By JEAN HAVENS
New educational standards for publics schools are adopted every few years, as needed. The latest standards being implemented are the Common Core State Standards.
According to Levi Patrick, director of secondary education for the Oklahoma State Department of Education, the math and English standards were adopted in 2010 and go into effect for school year 2014-’15.
“Basically, standards say that by the end of a school year, students will have specific knowledge of subject material,” said Sherry Fair, executive director of communications of OSDE.
These standards have been adopted by 44 states in the U.S. They were developed by the Common Core Writing Committee, a group of educators from across the nation.
“The Common Core Standards expectations are for students to be able to read and analyze material on a variety of subjects, and be able to answer questions utilizing the critical thinking skills that they have been developing throughout the school year,” said Patrick.
According to Fair, the current standards in use, the PASS Skills, cover a number of different topics, but these topics merely touch on specifics.
“Now the topics are narrower, but deeper,” said Fair. “There are less topics which go more in-depth on specific topics. This is to develop critical-thinking skills.”
These critical-- thinking skills focus on deep thinking, conceptual understanding and real-world problem-solving skills, according to the OSDE website.
Common Core sets expectations for students to be college, career and citizenship ready as well as incorporate literacy in science, social studies and technical subjects.
It prioritizes mathematical practices such as perseverance, reasoning and modeling and emphasizes the use of examples from texts when students create opinions and arguments.
Teachers have a number of approaches they can use to meet these standards.
“The standard is just what the teacher tries to cover,” he said.
Fair said how the standards are accomplished in the classroom is up to the district and teacher.
End-of-Year Instruction (EOI) tests will encompass the Common Core Standards.
“Currently, we have new standards, and there are new efforts to design new testing,” said Patrick.
The 2014-’15 tests will have more than the usual multiple choice that has been the tradition in school testing. It also will have innovative characteristics such as fill-in-the-blank and short answers, according to Patrick.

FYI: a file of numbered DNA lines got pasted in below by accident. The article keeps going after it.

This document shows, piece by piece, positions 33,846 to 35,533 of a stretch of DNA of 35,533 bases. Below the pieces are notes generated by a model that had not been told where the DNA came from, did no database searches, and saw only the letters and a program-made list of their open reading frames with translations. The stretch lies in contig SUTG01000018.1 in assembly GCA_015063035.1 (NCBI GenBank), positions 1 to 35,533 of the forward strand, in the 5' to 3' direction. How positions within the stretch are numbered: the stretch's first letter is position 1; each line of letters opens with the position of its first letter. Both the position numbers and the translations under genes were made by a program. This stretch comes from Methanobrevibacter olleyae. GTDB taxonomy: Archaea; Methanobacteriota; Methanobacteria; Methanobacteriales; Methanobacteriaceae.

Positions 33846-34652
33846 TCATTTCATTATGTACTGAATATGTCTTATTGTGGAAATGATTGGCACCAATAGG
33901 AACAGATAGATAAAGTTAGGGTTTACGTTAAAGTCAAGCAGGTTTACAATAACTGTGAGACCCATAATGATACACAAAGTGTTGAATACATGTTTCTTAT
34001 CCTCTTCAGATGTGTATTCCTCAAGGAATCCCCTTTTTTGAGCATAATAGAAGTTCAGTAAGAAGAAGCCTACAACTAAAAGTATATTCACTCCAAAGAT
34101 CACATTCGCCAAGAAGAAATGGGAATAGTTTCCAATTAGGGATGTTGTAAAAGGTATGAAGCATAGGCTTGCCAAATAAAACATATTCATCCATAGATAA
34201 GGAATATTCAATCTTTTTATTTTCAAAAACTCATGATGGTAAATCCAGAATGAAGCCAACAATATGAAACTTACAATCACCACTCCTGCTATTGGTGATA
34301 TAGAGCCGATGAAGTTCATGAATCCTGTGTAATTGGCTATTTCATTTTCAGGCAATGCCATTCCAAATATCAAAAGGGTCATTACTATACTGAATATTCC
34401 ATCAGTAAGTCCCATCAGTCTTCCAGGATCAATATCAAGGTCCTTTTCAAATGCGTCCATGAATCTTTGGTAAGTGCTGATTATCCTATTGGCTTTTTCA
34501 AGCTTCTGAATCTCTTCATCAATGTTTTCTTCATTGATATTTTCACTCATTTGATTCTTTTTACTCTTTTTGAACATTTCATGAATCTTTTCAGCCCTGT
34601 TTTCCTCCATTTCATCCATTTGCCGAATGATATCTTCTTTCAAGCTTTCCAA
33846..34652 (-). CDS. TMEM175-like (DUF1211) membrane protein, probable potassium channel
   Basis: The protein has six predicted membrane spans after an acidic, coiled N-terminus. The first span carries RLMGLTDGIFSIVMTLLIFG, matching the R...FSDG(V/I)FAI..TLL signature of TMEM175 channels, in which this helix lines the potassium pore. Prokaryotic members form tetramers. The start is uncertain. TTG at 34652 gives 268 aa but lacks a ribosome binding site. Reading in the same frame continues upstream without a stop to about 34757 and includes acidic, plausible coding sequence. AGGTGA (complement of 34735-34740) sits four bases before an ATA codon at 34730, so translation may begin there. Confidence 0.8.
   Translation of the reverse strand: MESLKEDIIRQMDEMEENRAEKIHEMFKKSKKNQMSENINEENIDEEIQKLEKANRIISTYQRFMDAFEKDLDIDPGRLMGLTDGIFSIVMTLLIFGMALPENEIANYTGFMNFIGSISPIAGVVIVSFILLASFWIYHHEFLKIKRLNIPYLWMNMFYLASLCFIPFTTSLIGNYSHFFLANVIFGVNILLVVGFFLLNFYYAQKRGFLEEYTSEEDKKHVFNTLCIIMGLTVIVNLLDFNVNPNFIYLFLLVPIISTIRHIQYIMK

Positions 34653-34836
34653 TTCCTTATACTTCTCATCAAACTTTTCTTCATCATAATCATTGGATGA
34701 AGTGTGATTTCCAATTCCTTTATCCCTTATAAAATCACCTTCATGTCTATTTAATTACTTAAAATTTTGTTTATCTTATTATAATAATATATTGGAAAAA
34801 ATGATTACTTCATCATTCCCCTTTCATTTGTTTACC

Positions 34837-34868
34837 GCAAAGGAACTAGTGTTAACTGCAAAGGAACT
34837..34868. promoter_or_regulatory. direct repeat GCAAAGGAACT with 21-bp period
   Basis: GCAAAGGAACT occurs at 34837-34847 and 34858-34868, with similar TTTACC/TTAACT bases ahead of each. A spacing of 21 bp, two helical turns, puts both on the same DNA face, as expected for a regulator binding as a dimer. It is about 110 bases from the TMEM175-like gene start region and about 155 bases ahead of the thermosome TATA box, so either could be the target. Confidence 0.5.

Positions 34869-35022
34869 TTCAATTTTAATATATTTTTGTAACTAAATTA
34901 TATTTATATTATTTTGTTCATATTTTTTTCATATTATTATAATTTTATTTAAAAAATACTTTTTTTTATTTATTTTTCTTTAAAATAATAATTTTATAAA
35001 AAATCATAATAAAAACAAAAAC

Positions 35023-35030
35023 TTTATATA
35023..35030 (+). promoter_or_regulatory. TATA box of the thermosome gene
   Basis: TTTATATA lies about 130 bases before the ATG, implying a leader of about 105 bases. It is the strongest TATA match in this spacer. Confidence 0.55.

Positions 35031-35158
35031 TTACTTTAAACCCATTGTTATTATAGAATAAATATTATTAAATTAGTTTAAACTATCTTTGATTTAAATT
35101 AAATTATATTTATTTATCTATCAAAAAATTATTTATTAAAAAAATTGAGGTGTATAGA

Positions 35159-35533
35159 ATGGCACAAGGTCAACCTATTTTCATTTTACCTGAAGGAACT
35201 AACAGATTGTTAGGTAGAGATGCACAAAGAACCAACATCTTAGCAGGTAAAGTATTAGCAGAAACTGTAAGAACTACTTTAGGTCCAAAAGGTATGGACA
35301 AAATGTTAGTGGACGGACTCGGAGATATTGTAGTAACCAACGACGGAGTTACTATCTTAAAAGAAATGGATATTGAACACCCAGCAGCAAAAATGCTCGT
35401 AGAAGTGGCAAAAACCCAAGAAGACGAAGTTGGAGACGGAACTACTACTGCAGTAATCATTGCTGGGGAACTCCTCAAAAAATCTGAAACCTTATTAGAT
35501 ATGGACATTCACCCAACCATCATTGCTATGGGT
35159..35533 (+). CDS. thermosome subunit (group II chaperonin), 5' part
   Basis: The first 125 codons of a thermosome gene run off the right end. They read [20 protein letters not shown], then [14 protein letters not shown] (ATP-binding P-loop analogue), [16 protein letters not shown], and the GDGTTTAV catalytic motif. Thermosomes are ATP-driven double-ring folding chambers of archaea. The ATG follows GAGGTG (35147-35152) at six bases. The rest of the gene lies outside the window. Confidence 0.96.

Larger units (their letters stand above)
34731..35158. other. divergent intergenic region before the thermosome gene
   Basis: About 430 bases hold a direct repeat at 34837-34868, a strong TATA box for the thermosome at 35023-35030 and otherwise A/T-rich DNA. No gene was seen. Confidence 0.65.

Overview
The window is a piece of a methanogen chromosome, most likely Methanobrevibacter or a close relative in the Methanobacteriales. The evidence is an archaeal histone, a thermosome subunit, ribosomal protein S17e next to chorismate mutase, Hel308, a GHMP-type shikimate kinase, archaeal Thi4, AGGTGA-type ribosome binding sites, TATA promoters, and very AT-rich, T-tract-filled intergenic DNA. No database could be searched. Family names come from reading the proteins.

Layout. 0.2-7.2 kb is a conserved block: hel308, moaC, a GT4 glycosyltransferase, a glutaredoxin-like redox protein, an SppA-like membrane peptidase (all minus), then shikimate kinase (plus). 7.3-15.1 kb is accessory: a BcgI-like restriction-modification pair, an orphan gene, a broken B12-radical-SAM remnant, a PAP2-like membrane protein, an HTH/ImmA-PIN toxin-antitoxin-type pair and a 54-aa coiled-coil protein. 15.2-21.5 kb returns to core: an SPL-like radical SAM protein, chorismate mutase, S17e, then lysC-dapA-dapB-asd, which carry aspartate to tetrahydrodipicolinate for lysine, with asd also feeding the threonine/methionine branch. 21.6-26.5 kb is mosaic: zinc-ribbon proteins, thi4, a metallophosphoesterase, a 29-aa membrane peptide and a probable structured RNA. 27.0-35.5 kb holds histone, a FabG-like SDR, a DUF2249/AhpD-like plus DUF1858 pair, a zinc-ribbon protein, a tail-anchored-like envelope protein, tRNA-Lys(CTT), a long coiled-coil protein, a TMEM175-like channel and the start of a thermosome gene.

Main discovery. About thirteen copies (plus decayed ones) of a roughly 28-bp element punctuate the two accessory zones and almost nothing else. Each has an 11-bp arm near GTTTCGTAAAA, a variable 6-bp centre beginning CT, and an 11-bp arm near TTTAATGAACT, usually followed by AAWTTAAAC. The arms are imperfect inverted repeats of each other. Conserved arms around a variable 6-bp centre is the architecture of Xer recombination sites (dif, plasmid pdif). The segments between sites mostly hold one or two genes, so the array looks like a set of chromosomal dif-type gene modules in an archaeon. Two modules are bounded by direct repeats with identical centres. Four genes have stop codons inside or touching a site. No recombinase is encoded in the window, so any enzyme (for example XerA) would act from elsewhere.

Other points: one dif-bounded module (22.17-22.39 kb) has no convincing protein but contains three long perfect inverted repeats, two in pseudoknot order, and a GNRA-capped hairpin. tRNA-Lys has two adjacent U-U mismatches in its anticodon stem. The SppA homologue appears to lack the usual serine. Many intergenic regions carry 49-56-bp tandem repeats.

The assessment chosen for Oklahoma schools is Partnership for Assessment of Readiness for College and Careers (PARCC). Patrick said this testing method would be designed to measure in line with Common Core.
“Utilizing PARCC assessment is similar to Advanced Placement testing,” said Patrick.
“Students make a choice in their readings and defend their choices. There will be new ways to answer some questions, such as multiple select, which gives the student the opportunity to choose a number of correct answers.”
Part of the test will be machine scored, which give schools test results immediately. For short answer portions of the test, they will be hand scored.
According to Patrick, English will involve some short answers dealing with science and social studies topics.
“Math will have a little more reading than in the past, but in math you must utilize accurate mathematics,” Patrick said. “In both English and math, students must give arguments why they chose the answers they chose.”
EOI testing areas will remain the same for high school students, with the addition of an English I test.
There will be eight EOI tests for high school, instead of seven, but, according to Patrick, students will still be required to pass four tests for graduation. Students must pass Algebra I and English II in addition to two more out of the required Algebra II, Geometry, English I and III, U.S. History and Biology I.
“The standards for all other courses will remain as they are, or are currently undergoing changes,” Patrick said.
As for classroom focus, Patrick said that it is up to each instructor as to how Common Core standards are best taught and met.
“It is the decision of local school districts and teachers to choose what’s best for their students each day of the year,” said Patrick. “It’s the teacher who is responsible in choosing the textbook and resources to teach the students.”
Patrick believes Common Core Standards will be positive for local communities. The standards help if a state or community is trying to attract new businesses, because the standards are on par with the rest of the nation.
For more information about the Common Core Standards, go to the department of education website: ok.gov/sde/oklahoma-c3-standards.